My humble country boy opinion is that you had better get Gold while the getting is good… Long time readers of my newsletter: A Pfennig For Your Thoughts, (a shameless plug) have read my thoughts on Gold price suppression for years… I’ve consistently told them that there will come a day when the physical buying of Gold (and Silver) will overtake the short paper trades at the COMEX, and the price suppression will end.
I feel this run in Gold will occur in 2022, when inflation goes wild, the Fed tries to react, bonds get sold, stocks get sold, and everyone turns to Gold once again… And it’s at that time, that all those naysayers to Gold, will find that they can’t find a dealer to sell them physical Gold… Uh-Oh!
DENNIS: How do you feel about gold stocks? The large, established mining companies pay minimal dividends, but every little bit helps.
CHUCK: In the run-up of the Gold price in the ’70s to combat Carter years inflation, the Gold Miners made huge profits, making their stocks very profitable. So, if history repeats, we could very well see the Gold Miners’ stocks rise again… I’m talking about the Gold producing companies, not the exploration miners… Despite paying minimal dividends, gold price increases could pave the way for dividend increases, adding icing to the cake.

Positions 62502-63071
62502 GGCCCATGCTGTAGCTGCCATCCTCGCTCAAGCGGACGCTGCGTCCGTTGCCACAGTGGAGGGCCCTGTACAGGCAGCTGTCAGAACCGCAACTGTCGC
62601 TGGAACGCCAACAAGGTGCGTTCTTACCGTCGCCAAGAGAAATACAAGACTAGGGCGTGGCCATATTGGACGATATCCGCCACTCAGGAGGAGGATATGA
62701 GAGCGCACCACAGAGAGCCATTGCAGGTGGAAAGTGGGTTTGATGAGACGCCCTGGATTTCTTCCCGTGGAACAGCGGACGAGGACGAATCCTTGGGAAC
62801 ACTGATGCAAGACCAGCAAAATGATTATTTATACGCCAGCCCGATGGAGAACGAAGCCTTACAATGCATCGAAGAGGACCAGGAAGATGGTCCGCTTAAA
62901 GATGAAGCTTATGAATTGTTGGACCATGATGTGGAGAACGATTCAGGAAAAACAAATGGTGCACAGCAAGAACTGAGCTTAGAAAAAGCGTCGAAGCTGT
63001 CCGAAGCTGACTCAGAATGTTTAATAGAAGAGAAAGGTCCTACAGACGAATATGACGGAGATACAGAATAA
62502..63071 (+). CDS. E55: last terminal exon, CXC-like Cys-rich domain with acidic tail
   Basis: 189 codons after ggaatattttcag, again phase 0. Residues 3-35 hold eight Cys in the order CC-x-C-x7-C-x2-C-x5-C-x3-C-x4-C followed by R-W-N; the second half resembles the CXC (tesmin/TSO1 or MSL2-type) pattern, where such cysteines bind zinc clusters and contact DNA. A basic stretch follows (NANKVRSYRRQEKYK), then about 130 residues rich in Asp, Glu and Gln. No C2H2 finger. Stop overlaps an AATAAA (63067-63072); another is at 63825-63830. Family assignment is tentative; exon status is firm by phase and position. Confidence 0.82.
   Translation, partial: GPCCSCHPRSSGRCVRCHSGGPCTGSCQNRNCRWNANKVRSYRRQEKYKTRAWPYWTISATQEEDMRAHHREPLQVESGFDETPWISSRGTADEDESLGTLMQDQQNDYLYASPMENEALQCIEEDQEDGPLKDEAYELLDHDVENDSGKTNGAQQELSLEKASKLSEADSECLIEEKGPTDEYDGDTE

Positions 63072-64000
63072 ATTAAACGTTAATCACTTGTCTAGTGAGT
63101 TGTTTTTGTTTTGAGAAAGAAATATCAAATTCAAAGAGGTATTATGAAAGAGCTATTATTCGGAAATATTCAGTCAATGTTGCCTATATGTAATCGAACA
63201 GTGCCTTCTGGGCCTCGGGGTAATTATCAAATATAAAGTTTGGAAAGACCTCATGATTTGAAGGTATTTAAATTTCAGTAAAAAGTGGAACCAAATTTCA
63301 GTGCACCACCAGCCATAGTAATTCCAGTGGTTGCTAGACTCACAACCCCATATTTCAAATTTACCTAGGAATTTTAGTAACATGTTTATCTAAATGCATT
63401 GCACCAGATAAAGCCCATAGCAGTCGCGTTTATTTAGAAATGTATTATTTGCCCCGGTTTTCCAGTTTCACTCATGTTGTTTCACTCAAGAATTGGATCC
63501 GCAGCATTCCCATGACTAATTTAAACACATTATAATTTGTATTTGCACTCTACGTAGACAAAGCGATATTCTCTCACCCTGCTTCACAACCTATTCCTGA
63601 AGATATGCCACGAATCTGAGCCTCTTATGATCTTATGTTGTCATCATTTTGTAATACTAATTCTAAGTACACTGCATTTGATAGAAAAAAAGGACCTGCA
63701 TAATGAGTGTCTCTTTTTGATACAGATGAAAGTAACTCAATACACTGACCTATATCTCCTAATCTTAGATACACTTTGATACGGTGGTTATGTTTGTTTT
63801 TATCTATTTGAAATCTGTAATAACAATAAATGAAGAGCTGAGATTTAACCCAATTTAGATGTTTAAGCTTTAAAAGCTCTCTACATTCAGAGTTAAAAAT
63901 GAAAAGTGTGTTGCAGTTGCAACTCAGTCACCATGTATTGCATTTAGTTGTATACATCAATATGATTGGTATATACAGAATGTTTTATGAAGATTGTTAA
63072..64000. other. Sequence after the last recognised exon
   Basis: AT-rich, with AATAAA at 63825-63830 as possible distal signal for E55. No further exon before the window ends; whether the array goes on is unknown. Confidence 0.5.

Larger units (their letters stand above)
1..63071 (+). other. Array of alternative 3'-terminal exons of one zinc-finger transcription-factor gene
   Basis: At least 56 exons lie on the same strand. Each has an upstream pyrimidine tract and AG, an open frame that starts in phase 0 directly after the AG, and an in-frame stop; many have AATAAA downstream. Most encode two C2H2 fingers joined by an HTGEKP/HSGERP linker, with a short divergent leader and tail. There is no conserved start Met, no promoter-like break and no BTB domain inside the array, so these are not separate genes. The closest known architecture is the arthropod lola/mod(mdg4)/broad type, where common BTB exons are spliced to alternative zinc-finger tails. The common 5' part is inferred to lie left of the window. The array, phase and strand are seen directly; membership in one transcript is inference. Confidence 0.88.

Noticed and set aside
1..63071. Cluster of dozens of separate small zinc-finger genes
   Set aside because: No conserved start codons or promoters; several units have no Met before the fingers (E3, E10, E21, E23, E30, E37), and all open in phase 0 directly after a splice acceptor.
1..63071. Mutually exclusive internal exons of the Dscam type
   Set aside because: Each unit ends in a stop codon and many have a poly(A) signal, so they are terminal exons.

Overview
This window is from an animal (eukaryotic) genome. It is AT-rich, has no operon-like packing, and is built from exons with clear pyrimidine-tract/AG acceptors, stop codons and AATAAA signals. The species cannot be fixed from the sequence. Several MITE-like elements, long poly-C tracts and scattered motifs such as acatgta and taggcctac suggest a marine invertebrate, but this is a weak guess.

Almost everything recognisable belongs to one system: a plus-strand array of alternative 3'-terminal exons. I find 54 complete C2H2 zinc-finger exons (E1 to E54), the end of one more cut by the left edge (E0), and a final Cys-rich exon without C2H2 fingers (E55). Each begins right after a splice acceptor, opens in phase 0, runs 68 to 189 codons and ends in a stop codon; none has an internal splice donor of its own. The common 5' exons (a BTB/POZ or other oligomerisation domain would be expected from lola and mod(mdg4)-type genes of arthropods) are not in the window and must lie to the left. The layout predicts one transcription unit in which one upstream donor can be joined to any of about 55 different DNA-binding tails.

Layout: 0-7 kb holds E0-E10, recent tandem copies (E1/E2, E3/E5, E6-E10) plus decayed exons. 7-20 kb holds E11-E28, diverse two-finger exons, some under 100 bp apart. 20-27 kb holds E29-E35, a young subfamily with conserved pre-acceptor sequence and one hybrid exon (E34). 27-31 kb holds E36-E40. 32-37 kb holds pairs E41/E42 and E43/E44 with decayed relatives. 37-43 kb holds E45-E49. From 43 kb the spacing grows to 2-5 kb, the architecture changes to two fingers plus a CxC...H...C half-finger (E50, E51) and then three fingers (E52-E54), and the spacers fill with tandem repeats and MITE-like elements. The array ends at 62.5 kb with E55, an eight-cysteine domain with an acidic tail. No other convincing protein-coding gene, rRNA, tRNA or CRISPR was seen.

DENNIS: During the Volcker years, buying and selling real estate was tough as interest rates were at record levels. Using the premise that the Fed will take baby steps, do you feel any different about real estate this time around?
CHUCK: The other day, I saw a commercial on TV, for a mortgage lender, who said that he could rush a closing to 3 weeks… OK, so let’s say you get a phone call from your broker, and your margin account is down and needs a cash infusion by the next day, or face selling of positions… But you won’t get your cash from your real estate holding for 3 weeks?
To answer your question, that would still be more liquid than the Volcker years.
DENNIS: One final question. High inflation means no one wants to hold a particular currency and investors move to other, more stable currencies.
Are there certain currencies that you would recommend to readers as a hedge?
CHUCK: Historically, in inflationary times, commodities do well… When a country is a commodity exporter, their currency becomes more valuable.
Commodity exporters are Russia, Australia, New Zealand, Canada, Norway, Brazil, and a few others. There is a reasonable chance their currencies will rise, helping offset the ravages of inflation on your portfolio.
When I was at EverBank (1-800-926-4922… I don’t get a thin dime from them if you do call them), I created what was called the Commodity Currency Index CD… It still exists and has probably been improved upon. You may also want to ask your financial advisor about Exchange Traded Funds specializing in foreign currencies.
Dennis thank you once again for this opportunity… I’m also glad to hear that your health has turned a corner, and that you’re felling much better these days… to health and happiness in 2022…
Dennis here. Thanks again to Chuck for his candid opinion. Inflation is scary and we all need to take steps to protect our accumulated wealth.